Okay, so The Reckless Afterlife of Harriet Stoker would make the best movie. If that were to happen, who would your dream casting be for Harriet, Felix, Leah, Rima and Kasper?
I have so many thoughts on this! The novel was inspired by my favourite TV comedies, like Spaced, Misfits, Being Human and What We Do n the Shadows. Right from the beginning, it’s been a very visual story for me – I can picture the scenes in my head, in a way I can’t always do with my novels. So I know exactly what they look like. Harriet is Daisy Ridley (Star Wars), Rima is Maitreyi Ramakrishnan (Never Have I Ever), Leah is Sofia Boutella (Kingsmen), Felix is Keiynan Lonsdale (Love, Simon) and Kasper is Froy Gutierrez (Teen Wolf). You can see my character bios with pictures on my website here.
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There were so many brilliant twists and turns throughout the book. Were these all planned or did they come to you as you wrote? Could you tell us a little about your writing process?
Some of the smaller twists were planned from the beginning, but my editor really pushed me to add more twists during the editing process. That really pushed me to take risks and stretch the narrative in ways I wouldn’t have been brave enough to do otherwise (particularly in regard to the characters’ backstories). I added in the ‘narrator’ very late on in the editing process too, which is one of my favourite parts about the novel now.
While writing, I tend to think about my novels in several strands:
1) what the reader knows about what’s happening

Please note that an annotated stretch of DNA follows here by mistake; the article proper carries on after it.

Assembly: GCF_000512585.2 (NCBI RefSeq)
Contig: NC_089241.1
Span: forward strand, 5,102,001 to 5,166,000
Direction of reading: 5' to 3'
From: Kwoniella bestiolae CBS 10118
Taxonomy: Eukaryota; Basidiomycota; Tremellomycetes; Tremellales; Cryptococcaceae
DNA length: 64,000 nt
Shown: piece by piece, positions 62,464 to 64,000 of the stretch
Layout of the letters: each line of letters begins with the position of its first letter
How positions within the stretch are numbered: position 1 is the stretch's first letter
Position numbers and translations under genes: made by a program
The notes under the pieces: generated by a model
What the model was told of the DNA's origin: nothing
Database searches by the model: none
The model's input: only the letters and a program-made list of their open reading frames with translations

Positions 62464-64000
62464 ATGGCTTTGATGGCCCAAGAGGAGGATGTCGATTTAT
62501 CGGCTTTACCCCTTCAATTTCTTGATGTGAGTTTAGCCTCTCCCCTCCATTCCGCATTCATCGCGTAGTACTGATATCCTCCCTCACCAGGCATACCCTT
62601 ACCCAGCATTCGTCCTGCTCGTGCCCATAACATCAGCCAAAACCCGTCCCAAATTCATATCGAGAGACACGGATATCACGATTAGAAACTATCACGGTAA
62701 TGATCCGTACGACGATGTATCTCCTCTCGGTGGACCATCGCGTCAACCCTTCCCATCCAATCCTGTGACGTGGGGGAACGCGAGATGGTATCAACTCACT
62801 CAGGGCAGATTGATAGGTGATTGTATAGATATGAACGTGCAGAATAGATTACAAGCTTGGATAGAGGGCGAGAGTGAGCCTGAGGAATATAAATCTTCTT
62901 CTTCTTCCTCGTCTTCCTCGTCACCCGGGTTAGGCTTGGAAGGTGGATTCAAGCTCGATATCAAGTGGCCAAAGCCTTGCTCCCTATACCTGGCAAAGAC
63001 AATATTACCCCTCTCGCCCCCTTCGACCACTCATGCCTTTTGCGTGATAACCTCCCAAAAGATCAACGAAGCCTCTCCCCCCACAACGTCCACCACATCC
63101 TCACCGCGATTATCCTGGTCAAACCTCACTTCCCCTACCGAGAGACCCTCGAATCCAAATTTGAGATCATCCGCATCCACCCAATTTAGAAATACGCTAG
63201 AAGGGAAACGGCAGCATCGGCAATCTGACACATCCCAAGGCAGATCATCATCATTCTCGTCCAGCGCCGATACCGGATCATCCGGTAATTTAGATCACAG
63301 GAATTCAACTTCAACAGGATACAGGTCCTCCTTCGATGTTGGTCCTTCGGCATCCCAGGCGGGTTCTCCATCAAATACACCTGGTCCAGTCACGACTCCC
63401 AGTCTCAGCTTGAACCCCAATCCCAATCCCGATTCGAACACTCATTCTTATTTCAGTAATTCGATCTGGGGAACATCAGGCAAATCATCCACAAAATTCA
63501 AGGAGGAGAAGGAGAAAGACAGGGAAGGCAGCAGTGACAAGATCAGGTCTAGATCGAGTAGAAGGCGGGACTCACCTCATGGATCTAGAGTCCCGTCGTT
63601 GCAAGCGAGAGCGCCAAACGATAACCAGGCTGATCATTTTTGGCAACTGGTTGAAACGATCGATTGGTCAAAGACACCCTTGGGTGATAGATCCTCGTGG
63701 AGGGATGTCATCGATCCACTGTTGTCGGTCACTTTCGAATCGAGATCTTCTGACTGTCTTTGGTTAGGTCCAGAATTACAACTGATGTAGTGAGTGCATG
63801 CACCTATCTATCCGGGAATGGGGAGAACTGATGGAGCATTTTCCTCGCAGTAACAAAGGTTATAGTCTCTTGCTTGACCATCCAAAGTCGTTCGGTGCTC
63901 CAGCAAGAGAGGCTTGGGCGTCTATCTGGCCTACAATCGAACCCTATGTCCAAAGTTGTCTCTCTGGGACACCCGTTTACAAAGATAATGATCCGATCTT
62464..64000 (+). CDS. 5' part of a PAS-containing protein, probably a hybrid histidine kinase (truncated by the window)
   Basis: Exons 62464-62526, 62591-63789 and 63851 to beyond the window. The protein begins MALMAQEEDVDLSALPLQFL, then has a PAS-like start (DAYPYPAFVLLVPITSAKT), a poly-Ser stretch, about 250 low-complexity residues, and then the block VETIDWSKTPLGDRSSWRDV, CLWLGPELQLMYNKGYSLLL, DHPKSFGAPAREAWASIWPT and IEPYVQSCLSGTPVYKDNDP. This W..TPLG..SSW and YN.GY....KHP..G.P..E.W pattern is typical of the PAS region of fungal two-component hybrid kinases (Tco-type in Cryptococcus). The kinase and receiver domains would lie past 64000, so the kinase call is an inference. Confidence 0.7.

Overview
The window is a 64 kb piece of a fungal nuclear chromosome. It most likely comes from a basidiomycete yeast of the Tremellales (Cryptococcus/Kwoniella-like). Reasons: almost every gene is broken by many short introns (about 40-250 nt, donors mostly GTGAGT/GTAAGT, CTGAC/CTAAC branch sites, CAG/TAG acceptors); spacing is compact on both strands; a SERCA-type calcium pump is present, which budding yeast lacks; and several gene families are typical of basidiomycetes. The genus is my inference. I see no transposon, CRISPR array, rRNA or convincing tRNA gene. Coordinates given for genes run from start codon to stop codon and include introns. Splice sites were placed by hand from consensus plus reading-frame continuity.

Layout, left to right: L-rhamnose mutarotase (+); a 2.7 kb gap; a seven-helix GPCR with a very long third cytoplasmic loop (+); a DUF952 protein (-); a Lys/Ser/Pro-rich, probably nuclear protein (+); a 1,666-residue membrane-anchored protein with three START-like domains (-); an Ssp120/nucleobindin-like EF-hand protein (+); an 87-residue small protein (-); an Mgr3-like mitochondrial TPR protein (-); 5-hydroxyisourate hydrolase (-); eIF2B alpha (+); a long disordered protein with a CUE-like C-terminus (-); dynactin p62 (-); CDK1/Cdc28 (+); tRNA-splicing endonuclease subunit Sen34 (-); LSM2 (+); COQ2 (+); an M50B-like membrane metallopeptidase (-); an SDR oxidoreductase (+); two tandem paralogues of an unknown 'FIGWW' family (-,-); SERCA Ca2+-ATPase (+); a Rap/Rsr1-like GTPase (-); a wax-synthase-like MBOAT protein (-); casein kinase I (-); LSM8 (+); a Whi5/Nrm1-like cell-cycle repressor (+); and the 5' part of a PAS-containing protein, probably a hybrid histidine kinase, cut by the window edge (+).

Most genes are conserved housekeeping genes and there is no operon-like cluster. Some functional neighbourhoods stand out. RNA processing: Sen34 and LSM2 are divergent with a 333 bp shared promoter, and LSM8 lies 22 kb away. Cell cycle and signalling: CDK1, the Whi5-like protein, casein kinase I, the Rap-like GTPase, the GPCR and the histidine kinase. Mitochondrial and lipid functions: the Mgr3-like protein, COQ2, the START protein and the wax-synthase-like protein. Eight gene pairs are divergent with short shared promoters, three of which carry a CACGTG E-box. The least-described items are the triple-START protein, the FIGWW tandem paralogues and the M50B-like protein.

2) what the characters know about what’s happening (but aren’t necessarily saying)
3) what is really happening
I then pace out reveals about the truth alongside character development. Ideally, readers will guess twists about 10 pages before the characters realise the truth – I try to give enough clues that it’s possible to work it out if you’re a close reader. I don’t think it’s fair, otherwise. If anyone wants a clue for HARRIET: keep an eye on the knitting.
From the unpredictable plot to the complex characters to the queer pining, the process of writing The Reckless Afterlife of Harriet Stoker must have been a lot of fun but was there a specific scene or element you enjoyed creating the most?
My favourite scenes are the ones where the gang are just hanging out, being silly. They’re a true ‘found family’ – they’ve been stuck in this building together since 1994, so they’ve really refined their banter in the decades of playful hanging out. It was a real joy to write about an established, loving friendship group. I could have written a lot more scenes where they just spent time together, but obviously that’s not very exciting for the plot!
Do you have any writing projects in the works and if so, can you tell us anything about that?
I’m currently working on a novel about climate change – about nature, geoengineering and teenagers taking action through civil disobedience, in the face of overwhelming corporate negligence. It’s something I’ve wanted to write about for years, but never felt good enough at writing to tackle, as it’s such an enormous topic. I’m finding it tough, and there’s a lot research to do, but it’s such an important discussion to have.
Get your copy of The Reckless Afterlife of Harriet Stoker by Lauren James here.